Reese Farrell of the Maine Nordiques tries to skate away from a Northeast Generals’ Carson Asper in a NAHL game earlier this season at the Androscoggin Bank Colisee. Ron Morin

Reese Farrell got off to a blazing start to his junior hockey career this fall.

The 19-year-old Auburn native scored in each of his first four games in a Maine Nordiques uniform and added two assists in that time frame. His fast start raised the eyebrows of the coaching staff at Army. On Tuesday night, Farrell gave his college commitment to Army.

Farrell will join the Black Knights program which is a member of the Division I Atlantic Hockey conference — in the fall of 2022. He’s undecided on what he will study while at the US Military Academy in West Point, New York.

“It was three or so games in, I talked to them on our bus ride back from Johnstown and we got in contact and everything took off right there,” Farrell said. “They thought (I was a right fit) and they gave the offer.”

The Nordiques were in Johnstown on Oct. 1617, but Farrell wanted to take his time before giving his commitment to the program. Farrell said he reached out to 25 to 30 people on what he should do. One of the people he talked to was Maine Nordiques Academy 18U goaltender Ansel “Gus” Holt, who committed to Army in October.

At first, Farrell didn’t realize the opportunity he had with the offer from Army and didn’t have any family connections who served in the Army or in the military.


“(Off) the bat, 95% of the people come back and tell you: ‘Hey, you are set for life, that’s a tremendous opportunity.’ You get this feeling, the desire to kind of go to that school,” Farrell said.

Reese Farrell of the Maine Nordiques battles for the puck in a game against the Johnstown Tomahawks earlier this month at the Androscoggin Bank Colisee in Lewiston.

Farrell spoke to the Nordiques coaching staff, including associate head coach Matt Pinchevsky, who was coached by Army head coach Brian Riley at Shattuck-St. Mary’s in Minnesota in the late 90s.

“The impact (Riley) had on me as a player at Shattuck-St. Mary’s, I really wanted to let Reese know if you were being recruited by the No. 1 preseason-ranked NCAA team, that’s fine and great. I am sure there’s reasons they there. But as far as playing for a good man, excellent mentor and leader and an icon in New England college hockey, even in the pro circles, the Riley family, what they do in the game is special.”

Riley’s father Jack Riley was the head coach for the 1960 USA Olympic Team that won the gold medal and coached Army from 1950-86.

Things have cooled off on the scoresheet for Farrell after the six points in four games to start the season, as he has five goals and four assists in 16 total games.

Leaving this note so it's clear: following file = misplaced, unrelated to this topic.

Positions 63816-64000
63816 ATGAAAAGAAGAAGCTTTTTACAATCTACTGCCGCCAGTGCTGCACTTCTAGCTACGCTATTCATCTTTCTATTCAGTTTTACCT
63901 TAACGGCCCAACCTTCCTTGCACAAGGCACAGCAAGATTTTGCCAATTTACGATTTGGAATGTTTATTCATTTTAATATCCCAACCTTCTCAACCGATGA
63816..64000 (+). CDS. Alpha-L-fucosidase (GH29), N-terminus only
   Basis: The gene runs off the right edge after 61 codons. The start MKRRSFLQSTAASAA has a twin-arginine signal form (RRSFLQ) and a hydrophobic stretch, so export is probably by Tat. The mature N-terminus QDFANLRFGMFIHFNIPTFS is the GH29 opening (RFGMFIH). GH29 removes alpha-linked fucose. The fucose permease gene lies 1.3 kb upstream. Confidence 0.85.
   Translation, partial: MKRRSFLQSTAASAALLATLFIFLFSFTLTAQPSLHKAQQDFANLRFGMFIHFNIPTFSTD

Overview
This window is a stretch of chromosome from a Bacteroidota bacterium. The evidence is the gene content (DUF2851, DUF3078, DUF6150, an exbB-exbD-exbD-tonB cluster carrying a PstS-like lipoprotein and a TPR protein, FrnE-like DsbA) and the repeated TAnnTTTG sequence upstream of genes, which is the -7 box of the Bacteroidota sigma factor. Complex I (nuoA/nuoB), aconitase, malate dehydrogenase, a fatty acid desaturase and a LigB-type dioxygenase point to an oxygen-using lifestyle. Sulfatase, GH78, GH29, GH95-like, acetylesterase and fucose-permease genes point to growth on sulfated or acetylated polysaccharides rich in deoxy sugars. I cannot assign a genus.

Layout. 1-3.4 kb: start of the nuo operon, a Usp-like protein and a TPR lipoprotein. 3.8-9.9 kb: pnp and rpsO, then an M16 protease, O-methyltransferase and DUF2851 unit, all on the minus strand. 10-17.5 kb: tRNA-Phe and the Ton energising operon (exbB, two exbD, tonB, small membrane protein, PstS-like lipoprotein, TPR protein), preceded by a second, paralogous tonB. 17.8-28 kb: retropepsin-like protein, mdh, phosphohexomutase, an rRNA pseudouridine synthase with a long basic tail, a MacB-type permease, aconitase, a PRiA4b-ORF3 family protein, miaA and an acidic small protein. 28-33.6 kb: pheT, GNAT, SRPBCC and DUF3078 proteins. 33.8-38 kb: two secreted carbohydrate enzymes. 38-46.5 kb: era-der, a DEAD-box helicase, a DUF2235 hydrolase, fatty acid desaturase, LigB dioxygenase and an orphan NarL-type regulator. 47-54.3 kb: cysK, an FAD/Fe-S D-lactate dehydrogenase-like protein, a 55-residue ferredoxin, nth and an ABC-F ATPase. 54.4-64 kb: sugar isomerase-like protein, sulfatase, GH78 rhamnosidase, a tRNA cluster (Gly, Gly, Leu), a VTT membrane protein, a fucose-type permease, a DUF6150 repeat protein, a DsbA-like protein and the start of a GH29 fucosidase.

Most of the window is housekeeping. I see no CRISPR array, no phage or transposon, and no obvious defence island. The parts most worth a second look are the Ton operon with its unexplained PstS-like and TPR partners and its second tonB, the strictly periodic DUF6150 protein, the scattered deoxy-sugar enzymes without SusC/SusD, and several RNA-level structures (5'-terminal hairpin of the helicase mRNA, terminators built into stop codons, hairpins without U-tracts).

Farrell, who was a star as a freshman at St. Dominic Academy as he led the Saints with 10 goals and 25 assists in 18 games in the 2015-16 season, feels like he is still being a contributor to the Nordiques (11-6-0, 22 points) on the ice.


“It started better than I was expecting,” Farrell said of his first season with the Nordiques. “I started hot and if I am being completely honest, I think I have played some of my best hockey recently, even though the point (total) doesn’t show it.”

Pinchevsky felt Farrell carried his offensive game over from his final prep hockey season last year with Northfield Mount Hermon School in Gill, Mass.

“I think he’s someone who brings a certain expectation and standard to his game,” Pinchevsky said. “As far as ability goes, he makes more offensively potent and there are a lot of lessons to be learned in junior hockey. The more he soaks up, the better it will prepare him for when he hits West Point’s campus and playing in their rink.”

Pinchevsky believes that Farrell has a bright future with the Nordiques and at Army. He believes Farrell has gotten better at winning the competitive battles, like winning 50-50 pucks and battling in the corners.

Farrell has been in touch with Army associate head coach Zach McKelvie, who told Farrell that the coaching staff expects Farrell to be a key contributor with the Black Knights team. The Army staff doesn’t see too many holes in Farrell’s game.

The big thing is getting as much junior hockey games he can for the remainder of the 2020-21 season and the 2021-22 season.


Auburn native Reese Farrell who plays for the Maine Nordiques skates along the boards at the Androscoggin Bank Colisee in Lewiston. Ron Morin

“It’s definitely the experience aspect, getting as many games under (my) belt as possible,” Farrell said. “Nothing is changing from my standpoint; I am always going to put in the work on and off the ice. I am going to carry my character and pride with me and just continue to develop and gain experience from the league.”

After his freshman season with the Saints, Farrell played two seasons at North Yarmouth Academy from 2016-18 (28 goals and 15 assists in 56 games) and another two seasons of prep hockey at Northfield Mount Hermon (17 goals and 44 assists in 56 games) from 2018-2020.

Farrell was the first pick by the Nordiques in the North American Hockey League supplemental draft this past summer. He was also a draft pick of the Moncton Wildcats of the Quebec Major Junior Hockey League draft in 2017.

Farrell becomes the third player for the Nordiques NAHL squad to commit to a Division I school this season, joining Tyler Gaulin (University of Maine) and Isaiah Fox (Long Island University). The team has had six players with Division I commitments to suit up this season as Ignat Belov (University of Connecticut), Aidan Connolly (Sacred Heart University) and Jack Kurrle (University of Vermont) committed prior to joining the Nordiques.

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